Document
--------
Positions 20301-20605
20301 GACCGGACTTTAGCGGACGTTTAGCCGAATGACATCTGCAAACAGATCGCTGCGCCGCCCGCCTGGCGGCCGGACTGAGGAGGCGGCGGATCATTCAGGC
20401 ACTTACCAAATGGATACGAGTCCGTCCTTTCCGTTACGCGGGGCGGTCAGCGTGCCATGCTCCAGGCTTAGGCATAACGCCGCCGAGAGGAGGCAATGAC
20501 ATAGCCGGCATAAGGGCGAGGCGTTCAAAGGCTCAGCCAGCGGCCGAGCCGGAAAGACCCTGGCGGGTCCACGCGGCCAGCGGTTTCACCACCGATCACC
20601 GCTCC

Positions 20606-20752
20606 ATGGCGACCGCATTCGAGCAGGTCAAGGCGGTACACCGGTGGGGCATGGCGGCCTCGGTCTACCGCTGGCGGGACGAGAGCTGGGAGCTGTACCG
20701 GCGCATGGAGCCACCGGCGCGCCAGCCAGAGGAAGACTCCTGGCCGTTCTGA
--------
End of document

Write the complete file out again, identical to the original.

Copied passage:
Positions 20301-20605
20301 GACCGGACTTTAGCGGACGTTTAGCCGAATGACATCTGCAAACAGATCGCTGCGCCGCCCGCCTGGCGGCCGGACTGAGGAGGCGGCGGATCATTCAGGC
20401 ACTTACCAAATGGATACGAGTCCGTCCTTTCCGTTACGCGGGGCGGTCAGCGTGCCATGCTCCAGGCTTAGGCATAACGCCGCCGAGAGGAGGCAATGAC
20501 ATAGCCGGCATAAGGGCGAGGCGTTCAAAGGCTCAGCCAGCGGCCGAGCCGGAAAGACCCTGGCGGGTCCACGCGGCCAGCGGTTTCACCACCGATCACC
20601 GCTCC

Positions 20606-20752
20606 ATGGCGACCGCATTCGAGCAGGTCAAGGCGGTACACCGGTGGGGCATGGCGGCCTCGGTCTACCGCTGGCGGGACGAGAGCTGGGAGCTGTACCG
20701 GCGCATGGAGCCACCGGCGCGCCAGCCAGAGGAAGACTCCTGGCCGTTCTGA